CreateDebate


Debate Info

24
13
Yes. No.
Debate Score:37
Arguments:24
Total Votes:46
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Argument Ratio

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 Yes. (17)
 
 No. (7)

Debate Creator

Sitar(3682) pic



Can you prove a negative?

Yes.

Side Score: 24
VS.

No.

Side Score: 13
2 points

Of course you can. If I say "I am not a woman" and then show you my penis this is proving a negative.

Side: Yes.
1 point

You make a good point. I agree now. .

Side: Yes.
HarvardGrad(174) Disputed
1 point

Of course you can. If I say "I am not a woman" and then show you my penis this is proving a negative.

No this is just validating. If you assert that you are not a woman, and no one contends with so, then you are proving yourself as being a man. If someone were to say that your assertion is false then you can in a sense, in terms of grammar, verbally (as in using the word in the context of a verb) inject negativity (though it would be clumsy grammar; it would analogous to saying "I will show you why my statement is 'not false', as apposed to just simply saying 'true').

Side: No.
Atrag(5538) Disputed
1 point

So basically you will just argue against anything whether you think it is correct or not?

Side: Yes.
2 points

Yes. There are logical methods that revolve around proving/negating the inverse (negative) in order to qualify the attributes of the original.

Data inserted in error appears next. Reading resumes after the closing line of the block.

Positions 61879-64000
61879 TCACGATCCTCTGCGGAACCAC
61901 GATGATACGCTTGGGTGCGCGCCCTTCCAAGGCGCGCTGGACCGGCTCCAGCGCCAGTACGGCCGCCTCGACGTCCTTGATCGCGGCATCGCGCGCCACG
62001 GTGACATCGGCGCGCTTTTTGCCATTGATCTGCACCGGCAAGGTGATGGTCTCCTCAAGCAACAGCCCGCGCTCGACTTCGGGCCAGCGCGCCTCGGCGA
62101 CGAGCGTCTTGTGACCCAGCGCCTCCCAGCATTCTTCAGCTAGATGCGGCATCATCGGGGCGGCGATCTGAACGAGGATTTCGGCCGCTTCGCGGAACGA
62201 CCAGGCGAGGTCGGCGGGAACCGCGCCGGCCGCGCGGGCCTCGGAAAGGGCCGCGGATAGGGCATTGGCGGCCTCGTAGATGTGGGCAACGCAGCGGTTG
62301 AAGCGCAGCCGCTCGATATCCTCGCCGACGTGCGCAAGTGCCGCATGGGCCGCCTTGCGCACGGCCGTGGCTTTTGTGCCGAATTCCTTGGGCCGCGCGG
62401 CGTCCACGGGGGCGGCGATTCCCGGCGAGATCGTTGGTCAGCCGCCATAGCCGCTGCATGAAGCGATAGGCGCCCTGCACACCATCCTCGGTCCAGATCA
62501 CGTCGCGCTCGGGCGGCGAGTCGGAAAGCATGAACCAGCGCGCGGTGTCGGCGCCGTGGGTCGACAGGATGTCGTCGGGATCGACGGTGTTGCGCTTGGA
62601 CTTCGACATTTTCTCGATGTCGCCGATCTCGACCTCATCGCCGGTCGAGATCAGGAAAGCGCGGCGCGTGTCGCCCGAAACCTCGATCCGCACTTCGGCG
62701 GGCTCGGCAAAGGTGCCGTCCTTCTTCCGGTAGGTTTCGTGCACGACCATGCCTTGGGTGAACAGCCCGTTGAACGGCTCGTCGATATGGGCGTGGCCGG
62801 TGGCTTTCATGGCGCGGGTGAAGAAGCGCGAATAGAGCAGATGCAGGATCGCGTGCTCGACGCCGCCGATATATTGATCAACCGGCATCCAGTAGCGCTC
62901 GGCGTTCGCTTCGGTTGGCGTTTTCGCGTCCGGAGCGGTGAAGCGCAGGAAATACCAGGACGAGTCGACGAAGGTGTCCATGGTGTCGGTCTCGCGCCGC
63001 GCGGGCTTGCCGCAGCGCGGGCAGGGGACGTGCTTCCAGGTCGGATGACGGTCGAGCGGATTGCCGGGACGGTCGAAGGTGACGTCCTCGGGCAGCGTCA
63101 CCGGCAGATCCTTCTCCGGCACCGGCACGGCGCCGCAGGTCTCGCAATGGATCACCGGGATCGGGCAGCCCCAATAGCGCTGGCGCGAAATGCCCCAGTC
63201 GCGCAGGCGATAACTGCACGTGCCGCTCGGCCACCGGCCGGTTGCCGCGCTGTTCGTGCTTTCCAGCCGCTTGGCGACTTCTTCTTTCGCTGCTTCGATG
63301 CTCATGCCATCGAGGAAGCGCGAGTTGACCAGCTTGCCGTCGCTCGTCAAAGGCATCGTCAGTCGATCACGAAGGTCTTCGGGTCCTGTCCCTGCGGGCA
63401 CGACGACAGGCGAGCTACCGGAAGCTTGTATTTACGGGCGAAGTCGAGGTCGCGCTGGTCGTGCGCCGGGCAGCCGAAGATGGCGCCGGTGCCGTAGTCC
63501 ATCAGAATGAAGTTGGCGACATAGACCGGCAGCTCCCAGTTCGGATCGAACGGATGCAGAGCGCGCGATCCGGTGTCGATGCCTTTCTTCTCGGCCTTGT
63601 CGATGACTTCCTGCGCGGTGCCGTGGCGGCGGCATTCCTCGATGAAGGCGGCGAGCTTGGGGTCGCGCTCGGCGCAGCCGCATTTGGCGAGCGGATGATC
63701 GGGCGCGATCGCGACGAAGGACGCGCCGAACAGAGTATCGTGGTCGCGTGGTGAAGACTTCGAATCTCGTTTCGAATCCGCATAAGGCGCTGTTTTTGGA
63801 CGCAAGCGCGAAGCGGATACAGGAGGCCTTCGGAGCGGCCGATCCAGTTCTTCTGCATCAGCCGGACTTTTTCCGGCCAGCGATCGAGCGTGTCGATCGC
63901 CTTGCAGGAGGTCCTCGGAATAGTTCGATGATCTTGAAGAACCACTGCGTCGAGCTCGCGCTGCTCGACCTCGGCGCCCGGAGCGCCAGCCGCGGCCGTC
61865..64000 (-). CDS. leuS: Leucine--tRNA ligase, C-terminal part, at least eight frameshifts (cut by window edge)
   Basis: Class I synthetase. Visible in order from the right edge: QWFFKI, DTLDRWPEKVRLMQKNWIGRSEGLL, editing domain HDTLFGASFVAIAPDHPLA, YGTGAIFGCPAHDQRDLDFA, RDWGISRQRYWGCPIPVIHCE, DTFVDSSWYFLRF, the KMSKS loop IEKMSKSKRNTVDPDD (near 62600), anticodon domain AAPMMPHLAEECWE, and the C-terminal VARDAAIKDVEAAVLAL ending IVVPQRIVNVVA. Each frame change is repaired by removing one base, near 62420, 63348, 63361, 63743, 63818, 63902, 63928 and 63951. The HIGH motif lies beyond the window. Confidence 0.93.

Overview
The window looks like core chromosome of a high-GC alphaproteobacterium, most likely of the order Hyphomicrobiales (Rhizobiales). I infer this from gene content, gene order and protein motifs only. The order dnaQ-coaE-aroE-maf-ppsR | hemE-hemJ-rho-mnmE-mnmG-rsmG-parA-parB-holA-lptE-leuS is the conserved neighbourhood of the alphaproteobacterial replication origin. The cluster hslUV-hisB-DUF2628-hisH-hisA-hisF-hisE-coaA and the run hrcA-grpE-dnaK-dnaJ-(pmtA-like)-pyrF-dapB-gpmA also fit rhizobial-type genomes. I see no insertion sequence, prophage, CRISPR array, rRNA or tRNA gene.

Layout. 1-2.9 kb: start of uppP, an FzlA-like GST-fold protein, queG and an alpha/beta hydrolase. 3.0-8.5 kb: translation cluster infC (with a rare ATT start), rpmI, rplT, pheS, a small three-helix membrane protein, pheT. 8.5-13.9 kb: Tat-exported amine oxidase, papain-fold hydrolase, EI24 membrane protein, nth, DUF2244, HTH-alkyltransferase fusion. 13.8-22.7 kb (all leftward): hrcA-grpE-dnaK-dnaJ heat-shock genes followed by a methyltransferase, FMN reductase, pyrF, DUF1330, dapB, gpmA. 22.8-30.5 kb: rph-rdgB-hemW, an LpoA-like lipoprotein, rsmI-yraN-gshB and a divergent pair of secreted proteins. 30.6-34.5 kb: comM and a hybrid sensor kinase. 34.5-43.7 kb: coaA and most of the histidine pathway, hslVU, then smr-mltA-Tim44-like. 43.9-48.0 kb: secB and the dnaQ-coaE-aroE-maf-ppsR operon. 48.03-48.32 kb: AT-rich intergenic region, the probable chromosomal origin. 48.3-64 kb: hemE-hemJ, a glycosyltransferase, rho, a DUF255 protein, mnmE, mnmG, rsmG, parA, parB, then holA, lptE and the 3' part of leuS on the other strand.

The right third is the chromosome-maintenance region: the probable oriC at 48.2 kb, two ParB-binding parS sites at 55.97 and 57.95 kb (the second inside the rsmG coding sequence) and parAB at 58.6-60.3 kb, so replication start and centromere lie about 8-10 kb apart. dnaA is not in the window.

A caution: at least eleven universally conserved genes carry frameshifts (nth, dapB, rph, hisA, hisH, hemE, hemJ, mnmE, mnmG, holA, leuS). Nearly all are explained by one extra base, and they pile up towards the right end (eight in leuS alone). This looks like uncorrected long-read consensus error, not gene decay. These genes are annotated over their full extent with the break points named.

One of those most extreme (interesting) cases of proving the negative would probably be the proof of impossibility regarding various topics.

Side: Yes.

You must elaborate on this, as recently users have been drawing out erroneous arguments and justify such by claiming the non-specificity of the debate in question.

Side: Yes.
1 point

I agree that a negative can be proved. But, not every negative can be proven. There are 2 reasons. The subject in question is unprovable, or your favorite, the negative in question is actually not true. It is very hard to prove something is true when it isn't.

Side: Yes.
HarvardGrad(174) Disputed
2 points

...? I asked for an elaboration not your position; I have not even proffered an argument yet?

(EDIT: I see that perhaps my syntax was a little to complicated for you, to which resulted in your misappreciation. My statement was a simple request for an elucidation on the type of 'negative' that the creator was talking about.)

Side: No.

Well a negative can be proved by introducing the inequality sign;besides wide acceptance doesn't always prove an idea's validity.

Side: Yes.
1 point

Of course

In medical terms we daily prove a negative simply by acknowledging an absence rather than a presence

For instance if I test a client for TB and the results come back that there is no evidence of the organism the test is negative i.e TB does not exist.

Side: Yes.
1 point

But, false negatives and false positives throw everything off. If you get a false positive and the negative that exists was not able to be proved. For false negatives you are proving a negative, but you are wrong. Does that mean we can't prove the negative because it isn't 100%?

Side: Yes.
1 point

I agree and we know that there are certain factors that can produce a false result however the test I discussed is not included in that category because the TB test has 100% specificity.

Side: Yes.

If A is true, B is False.

A is true

B is False.

Side: Yes.
2 points

Not technically, no. Beyond reasonable doubt, in de-facto reality, yes.

Side: No.